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What you're trying to do is simple. Not code, and not UL approved, but simple. Your existing plug will probably have 3 wires. You'll need to either get a plug converted (with 3 pins if that's what the existing plug has), or cut the plug and replace it. The ideal way would be to replace it with a 220V US plug. Even easier would be to simply get a European power strip, plug everything in it, then simply cut and replace the plug on the strip. When you rewire your outlet you'll need to replace it with a 220V outlet, but if this is dedicated you don't need to change the wiring. You'll use both the white and black wires (if NM-B) as hots (connect them to the L1 and L2 on the 220V outlet), the bare is ground. At the panel you'll need a 220V breaker (20A if 12 gauge wire, 15A if 14 gauge wire). The white and black will go to the breaker, and ground will go to ground. You'll now have about 240 Volts to the outlet. The frequency is a bit different, but it shouldn't make a big difference. You want to use a 220V outlet because you don't want to plug a 110V appliance into a "regular" outlet wired for 220V by mistake. Smoky circles may appear.
 
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Old 11-05-03, 10:07 AM
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don1,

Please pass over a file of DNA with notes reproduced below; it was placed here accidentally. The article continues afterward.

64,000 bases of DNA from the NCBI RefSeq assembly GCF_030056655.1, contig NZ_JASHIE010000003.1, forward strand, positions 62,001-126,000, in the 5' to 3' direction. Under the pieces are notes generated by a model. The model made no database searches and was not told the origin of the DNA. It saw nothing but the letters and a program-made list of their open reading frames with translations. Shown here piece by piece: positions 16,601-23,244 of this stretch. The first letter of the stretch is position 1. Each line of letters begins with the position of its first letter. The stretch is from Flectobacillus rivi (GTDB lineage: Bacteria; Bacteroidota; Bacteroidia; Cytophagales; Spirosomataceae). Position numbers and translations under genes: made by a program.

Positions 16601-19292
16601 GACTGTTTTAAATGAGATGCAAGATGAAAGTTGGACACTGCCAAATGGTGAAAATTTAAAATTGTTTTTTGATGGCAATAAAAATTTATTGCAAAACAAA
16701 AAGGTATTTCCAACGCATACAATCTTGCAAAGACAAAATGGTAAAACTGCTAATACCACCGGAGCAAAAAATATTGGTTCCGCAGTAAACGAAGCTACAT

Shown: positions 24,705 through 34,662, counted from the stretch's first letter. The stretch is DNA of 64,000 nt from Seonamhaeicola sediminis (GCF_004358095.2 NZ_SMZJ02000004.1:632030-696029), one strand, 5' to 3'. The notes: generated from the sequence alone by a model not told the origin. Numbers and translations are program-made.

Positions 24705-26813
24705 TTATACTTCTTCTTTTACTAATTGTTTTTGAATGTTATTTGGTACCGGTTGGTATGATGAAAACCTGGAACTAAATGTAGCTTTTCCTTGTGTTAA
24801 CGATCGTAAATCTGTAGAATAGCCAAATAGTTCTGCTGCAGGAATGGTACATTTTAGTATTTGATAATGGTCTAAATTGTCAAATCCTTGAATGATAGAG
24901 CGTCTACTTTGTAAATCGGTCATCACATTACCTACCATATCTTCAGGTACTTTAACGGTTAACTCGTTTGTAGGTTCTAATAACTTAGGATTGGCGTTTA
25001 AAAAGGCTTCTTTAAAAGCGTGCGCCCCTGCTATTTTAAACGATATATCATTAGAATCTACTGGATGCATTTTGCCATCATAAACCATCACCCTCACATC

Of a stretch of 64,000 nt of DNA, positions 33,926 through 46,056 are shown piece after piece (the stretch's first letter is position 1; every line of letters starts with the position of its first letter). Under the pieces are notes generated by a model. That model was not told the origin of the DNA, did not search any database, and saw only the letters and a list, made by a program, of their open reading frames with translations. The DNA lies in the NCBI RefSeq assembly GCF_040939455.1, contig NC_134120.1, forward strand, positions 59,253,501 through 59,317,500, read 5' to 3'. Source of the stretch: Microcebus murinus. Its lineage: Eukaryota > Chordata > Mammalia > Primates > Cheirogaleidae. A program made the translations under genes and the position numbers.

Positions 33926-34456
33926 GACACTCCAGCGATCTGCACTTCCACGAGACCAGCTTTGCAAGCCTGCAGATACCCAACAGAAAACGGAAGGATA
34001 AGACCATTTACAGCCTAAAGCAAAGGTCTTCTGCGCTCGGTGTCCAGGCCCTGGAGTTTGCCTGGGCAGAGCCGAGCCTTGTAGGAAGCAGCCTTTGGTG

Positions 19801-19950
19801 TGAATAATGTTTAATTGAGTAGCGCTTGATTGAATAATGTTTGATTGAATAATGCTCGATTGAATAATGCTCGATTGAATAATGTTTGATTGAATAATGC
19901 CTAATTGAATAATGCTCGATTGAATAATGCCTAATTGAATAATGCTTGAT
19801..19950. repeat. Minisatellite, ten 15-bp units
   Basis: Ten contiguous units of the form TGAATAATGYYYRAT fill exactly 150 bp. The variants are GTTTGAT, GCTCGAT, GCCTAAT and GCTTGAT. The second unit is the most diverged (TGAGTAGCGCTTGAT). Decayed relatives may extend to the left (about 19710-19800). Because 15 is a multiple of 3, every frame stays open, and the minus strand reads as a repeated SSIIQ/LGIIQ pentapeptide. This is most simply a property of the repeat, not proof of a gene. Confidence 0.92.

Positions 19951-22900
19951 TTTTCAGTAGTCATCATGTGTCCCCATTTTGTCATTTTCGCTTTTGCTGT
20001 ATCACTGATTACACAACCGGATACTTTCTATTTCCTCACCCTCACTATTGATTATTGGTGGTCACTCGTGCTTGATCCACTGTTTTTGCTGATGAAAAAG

I think I misunderstood your question. If you have wired your receptacle correctly all you need to do is to connect your Hi-Fi to the receptacle prongs so that the live and neutral of your Hi-Fi is connected to the hot legs. The fact that you donít have a neutral should not be a problem since electrical items like Hi-Fiís use a step down transformer internally and the inputs should go straight to the transformer. I would double check by opening up your Hi-Fi components and making sure that the live and natural inputs are connected directly to a transformer that is floating wrt ground. Do not connect your neutral anywhere. Theoretically it is possible to convert the US style 220V to the UK style 220V with a transformer that has a 1:1 turns ratio but if you are going to do this you may as well have the step-up.

I never did use my tuner since I came here. My plan was to actually modify the power supply internally to use 110V. I got the service manual/circuit form Sony but the conversion proved to be difficult since they had used a transformer with a odd turns ratio and I could not find an off-the-shelf replacement for it.

Trinitro is correct about the mains frequency Ė in the US it is 60Hz unlike the UK which is 50Hz. However, again most small appliances that use low voltages internally will either have a switch mode PSU or the conventional bridge rectifier/capacitor smoothing. For the second kind of PSU the US frequency will give better results as the ripple will be lower.

Hope this clarifies but make sure you open your Hi-Fi and check before hooking up.
 
  #6  
Old 11-06-03, 08:13 AM
don1
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Thankyou Rav12 & Trinitro for your replies,things are becoming clearer.I will check inside my HiFi components,I don't want to blow my stack up,it's all Sony gear,big beefy amp and surround processor and stuff!I have wired the proper receptacle and got the proper plug for it,no prob,it was just the wiring of the power strip cord that got me.All my HiFi components have US 220 v plugs on them,they work in my universal power strip,so everything was working using the step-up transformer.The Hertz thing should be ok as on the back of each HiFi component is printed 50-60 hertz.I can proceed now...tentatively